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At the recent South African launch event for the Motorola XOOM tablet and ATRIX smartphone, the lush gadgetry on offer was actually the last thing on my mind. Just two days prior to the event, Google had announced that it had entered into a definitive agreement to acquire Motorola Mobility for a hefty premium.
In the middle of this electric atmosphere, I had a few minutes to sit down with Megan Nicholas, the country director for Mobility South Africa.
I wanted to know what her thoughts were on the acquisition:
“I’m very excited, the Google and Motorola partnership has been strong from the beginning with Android. Motorola has been one of the front runners with Android. It makes us better and stronger.”
Soon after the acquisition news broke, speculation as to what triggered it ran rife. Was this a defensive move by Google to protect Android from Oracle, Microsoft and Apple’s escalating patent litigation? Was Google reacting to losing out on the Nortel patent bid? Was Google trying to protect its OEMs from Motorola’s threats to wage patent warfare against other Android handset makers?
Whatever the motivation, Google would be in a better position to defend Android with Motorola’s venerable patent portfolio in its arsenal.
Dan Lyons believes the acquisition had been a long time coming and that the Nortel bid was simply an attempt to drive up the price so Google’s competitors would overpay. John Gruber disagrees and believes the deal was struck as a knee-jerk reaction shortly after the failed bid, and came together in less than 5 weeks.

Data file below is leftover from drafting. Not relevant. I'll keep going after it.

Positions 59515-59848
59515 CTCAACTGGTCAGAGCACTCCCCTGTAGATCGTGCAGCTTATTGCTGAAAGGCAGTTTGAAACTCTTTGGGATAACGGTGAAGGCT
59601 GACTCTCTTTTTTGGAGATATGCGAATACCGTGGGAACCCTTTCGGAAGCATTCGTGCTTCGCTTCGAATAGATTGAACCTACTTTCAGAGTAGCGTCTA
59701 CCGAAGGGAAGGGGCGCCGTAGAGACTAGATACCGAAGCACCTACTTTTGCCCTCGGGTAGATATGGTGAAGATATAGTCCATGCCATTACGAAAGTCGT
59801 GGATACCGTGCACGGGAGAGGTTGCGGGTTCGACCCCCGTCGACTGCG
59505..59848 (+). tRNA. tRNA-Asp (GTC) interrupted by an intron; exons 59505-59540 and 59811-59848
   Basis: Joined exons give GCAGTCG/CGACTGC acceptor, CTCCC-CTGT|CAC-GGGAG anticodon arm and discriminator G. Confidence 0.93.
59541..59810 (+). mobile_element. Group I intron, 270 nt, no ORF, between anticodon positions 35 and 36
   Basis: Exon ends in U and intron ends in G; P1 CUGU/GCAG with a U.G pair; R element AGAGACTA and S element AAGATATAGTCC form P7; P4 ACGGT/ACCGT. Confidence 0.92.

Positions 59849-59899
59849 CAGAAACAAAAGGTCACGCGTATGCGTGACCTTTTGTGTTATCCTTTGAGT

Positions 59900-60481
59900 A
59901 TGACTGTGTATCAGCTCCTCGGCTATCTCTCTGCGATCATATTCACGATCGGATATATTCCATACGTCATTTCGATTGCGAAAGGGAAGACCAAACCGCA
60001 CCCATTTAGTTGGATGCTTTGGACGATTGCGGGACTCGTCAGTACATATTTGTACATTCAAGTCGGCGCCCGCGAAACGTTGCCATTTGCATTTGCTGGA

I wanted to know if Nicholas thought Google had been in talks with Motorola for a while, or whether she thought it was a desperate attempt do defend Android.
“We are listed companies, so it’s got to be kept under wraps until the last minute. You know corporates, they don’t put this deal together over the weekend. I don’t think it’s a knee-jerk reaction, it’s been a long time discussion.”
In the days before the acquisition it almost seemed as if Motorola was forcing Google into an acquisition by the way that it publicly spoke about waging a patent war against other Android manufacturers, and how it was considering Windows Phone 7 for Motorola smartphones. Following a gloomy last quarter and an underwhelming forecast for the current, it seemed like Motorola’s woes might have been mitigated by the acquisition and I wondered if Google and Motorola Mobility would continue to operate as separate entities.
“Both Google and Motorola have stated that both companies will continue to run as separate entities, completely, worldwide. Where Google’s got presence, Motorola has a presence. We’re in 89 countries.”
Nicholas had some interesting thoughts about Android, Sanjay Jha’s Windows Phone 7 comments prior to the acquisition, and the future of BlackBerry in South Africa.
“Before the acquisition talks commenced, no commitment was officially made to other operating systems. Android is working well for us and Android exclusivity is confirmed for this year. It’s dominating the world, and it will dominate South Africa as well. BlackBerry will lose its market share.”
Finally, I couldn’t find a person at the event not running a Gingerbread build on their Motorola ATRIX. Curious since the device launches with Froyo. I asked Nicholas about it, and it revealed some interesting insight into how Motorola Mobility tests builds for the local market, and the availability of Gingerbread for the ATRIX.
“I’m using Gingerbread on mine. We’re all testing. I’m using the AT&T build, but we’re all using different builds for testing purposes. I was given the AT&T build because it’s probably the most stable. We all help test the phones, it’s part of our lives, if it drops calls, we report it to the software engineers. Builds are tested for a minimum of 8 weeks. Gingerbread will be available for the Atrix locally, close to launch in a few weeks.”